The Capital Research Center has released an overview, as of November, of what is now a regular part of federal activity: taxpayer-funded union activities. Yes, federal employees carry out this “official time,” which can be unrelated to their jobs, and still collect their government salary.
“In one instance [this year], John Reusing, a Social Security Administration employee who was also third vice president of [the American Federation of Government Employees] local 1923 in Baltimore, Maryland, reported that… ‘senior union officials offered him 100 percent official time for the rest of his career‘ if he agreed to keep quiet about the abuse.”
Silence is hardly necessary, though, since AFGE has acknowledged this activity, albeit in a less brazen form.
“For nearly 50 years, federal employees who serve as volunteer employee representatives have used official time to engage in representational activities while on duty status.”
CRC authors, Vincent Vernuccio and Trey Kovacs, point out that measurement of this activity is limited and avoided by many agencies. When pressured, however, the federal Office of Personnel Management has acknowledged 2,991,378 reported hours of official time in 2009. That comes to an estimated cost of $129,100,798—”equivalent to the salaries of a workforce of 1,500 full-time government employees, all working on union business but paid by the taxpayer.”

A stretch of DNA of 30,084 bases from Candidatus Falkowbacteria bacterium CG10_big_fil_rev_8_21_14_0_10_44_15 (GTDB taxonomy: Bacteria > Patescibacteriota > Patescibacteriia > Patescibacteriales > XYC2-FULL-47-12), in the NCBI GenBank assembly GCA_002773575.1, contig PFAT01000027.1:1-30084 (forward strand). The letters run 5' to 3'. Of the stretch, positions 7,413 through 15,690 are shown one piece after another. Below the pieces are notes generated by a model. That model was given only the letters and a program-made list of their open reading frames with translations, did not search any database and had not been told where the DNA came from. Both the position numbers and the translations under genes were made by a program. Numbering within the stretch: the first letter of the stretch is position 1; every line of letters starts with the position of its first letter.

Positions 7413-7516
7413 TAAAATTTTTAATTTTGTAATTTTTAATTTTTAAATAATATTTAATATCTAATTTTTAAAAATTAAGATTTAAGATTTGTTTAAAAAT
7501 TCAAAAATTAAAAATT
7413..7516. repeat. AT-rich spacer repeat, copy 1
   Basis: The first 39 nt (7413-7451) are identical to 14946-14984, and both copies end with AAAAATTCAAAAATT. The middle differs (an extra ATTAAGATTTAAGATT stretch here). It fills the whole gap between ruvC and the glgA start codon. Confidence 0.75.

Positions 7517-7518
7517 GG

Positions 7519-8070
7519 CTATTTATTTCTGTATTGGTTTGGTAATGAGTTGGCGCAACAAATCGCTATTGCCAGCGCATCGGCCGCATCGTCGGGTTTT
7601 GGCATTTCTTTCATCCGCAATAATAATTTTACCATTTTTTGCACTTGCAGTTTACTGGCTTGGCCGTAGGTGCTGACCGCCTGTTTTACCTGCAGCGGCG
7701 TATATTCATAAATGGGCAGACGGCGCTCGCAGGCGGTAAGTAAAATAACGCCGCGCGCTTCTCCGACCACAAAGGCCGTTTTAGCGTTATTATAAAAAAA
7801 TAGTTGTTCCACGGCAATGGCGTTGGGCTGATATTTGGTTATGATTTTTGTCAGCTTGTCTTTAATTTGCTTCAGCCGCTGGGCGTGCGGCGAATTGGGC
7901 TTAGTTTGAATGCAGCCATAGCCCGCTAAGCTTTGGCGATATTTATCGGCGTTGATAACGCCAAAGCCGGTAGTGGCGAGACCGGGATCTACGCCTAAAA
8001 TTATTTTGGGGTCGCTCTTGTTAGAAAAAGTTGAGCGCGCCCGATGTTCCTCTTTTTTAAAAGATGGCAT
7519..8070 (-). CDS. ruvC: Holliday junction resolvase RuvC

Rep. Phil Gingrey (R-Ga.), who in January introduced the Federal Employee Accountability Act to constrain use of official time, makes a similar estimate of $1.2 billion over ten years. H.R. 122 is still to get out of the House subcommittee on the federal workforce, U.S. Postal Service, and labor policy.
Since the 1978 Civil Service Reform Act restricts what union assistance federal employees can receive, this work is largely redundant anyway, at least in terms of benefiting the employees. As CRC rightly concludes:
“Official time amounts to a substantial and unjustified government subsidy for union activity, paid for by taxpayers—at a time when the federal government has massive budget deficits…
Among the most prominent unions representing government workers are the [AFGE], whose receipts in FY 2010 totaled $103 million. The National Treasury Employees Union’s (NTEU) had $39 million in 2010 receipts, and the National Federation of Federal Employees (NFFE) had receipts of $5.5 million [federal receipts only]…
Clearly, unions can afford to pay the cost of representing their members. Why ask [force] taxpayers to foot the bill?”
Why indeed. Without moral basis, union officials evidently have the guns of government on their side, and they can.